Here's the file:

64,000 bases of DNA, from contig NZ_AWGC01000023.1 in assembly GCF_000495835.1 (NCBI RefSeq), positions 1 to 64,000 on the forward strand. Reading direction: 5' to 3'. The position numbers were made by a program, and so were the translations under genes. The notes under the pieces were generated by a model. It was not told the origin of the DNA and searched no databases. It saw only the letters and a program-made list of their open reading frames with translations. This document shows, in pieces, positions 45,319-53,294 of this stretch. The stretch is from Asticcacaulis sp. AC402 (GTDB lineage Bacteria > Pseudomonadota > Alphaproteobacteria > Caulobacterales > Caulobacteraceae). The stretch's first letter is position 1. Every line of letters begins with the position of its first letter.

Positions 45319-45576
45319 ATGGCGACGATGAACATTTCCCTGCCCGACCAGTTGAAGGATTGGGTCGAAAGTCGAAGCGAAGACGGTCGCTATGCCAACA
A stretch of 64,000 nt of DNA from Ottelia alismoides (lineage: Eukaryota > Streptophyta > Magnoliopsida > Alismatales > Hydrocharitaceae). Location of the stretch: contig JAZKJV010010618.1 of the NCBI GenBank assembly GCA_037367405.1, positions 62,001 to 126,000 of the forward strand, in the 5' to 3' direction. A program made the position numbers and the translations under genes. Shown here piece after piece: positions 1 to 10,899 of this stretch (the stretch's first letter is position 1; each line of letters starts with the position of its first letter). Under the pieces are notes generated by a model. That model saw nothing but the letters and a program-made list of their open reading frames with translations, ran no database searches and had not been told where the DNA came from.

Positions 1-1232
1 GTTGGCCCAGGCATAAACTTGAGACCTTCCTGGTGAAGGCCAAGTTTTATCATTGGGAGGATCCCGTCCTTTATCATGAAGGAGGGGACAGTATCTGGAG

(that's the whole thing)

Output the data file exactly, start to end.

64,000 bases of DNA, from contig NZ_AWGC01000023.1 in assembly GCF_000495835.1 (NCBI RefSeq), positions 1 to 64,000 on the forward strand. Reading direction: 5' to 3'. The position numbers were made by a program, and so were the translations under genes. The notes under the pieces were generated by a model. It was not told the origin of the DNA and searched no databases. It saw only the letters and a program-made list of their open reading frames with translations. This document shows, in pieces, positions 45,319-53,294 of this stretch. The stretch is from Asticcacaulis sp. AC402 (GTDB lineage Bacteria > Pseudomonadota > Alphaproteobacteria > Caulobacterales > Caulobacteraceae). The stretch's first letter is position 1. Every line of letters begins with the position of its first letter.

Positions 45319-45576
45319 ATGGCGACGATGAACATTTCCCTGCCCGACCAGTTGAAGGATTGGGTCGAAAGTCGAAGCGAAGACGGTCGCTATGCCAACA
A stretch of 64,000 nt of DNA from Ottelia alismoides (lineage: Eukaryota > Streptophyta > Magnoliopsida > Alismatales > Hydrocharitaceae). Location of the stretch: contig JAZKJV010010618.1 of the NCBI GenBank assembly GCA_037367405.1, positions 62,001 to 126,000 of the forward strand, in the 5' to 3' direction. A program made the position numbers and the translations under genes. Shown here piece after piece: positions 1 to 10,899 of this stretch (the stretch's first letter is position 1; each line of letters starts with the position of its first letter). Under the pieces are notes generated by a model. That model saw nothing but the letters and a program-made list of their open reading frames with translations, ran no database searches and had not been told where the DNA came from.

Positions 1-1232
1 GTTGGCCCAGGCATAAACTTGAGACCTTCCTGGTGAAGGCCAAGTTTTATCATTGGGAGGATCCCGTCCTTTATCATGAAGGAGGGGACAGTATCTGGAG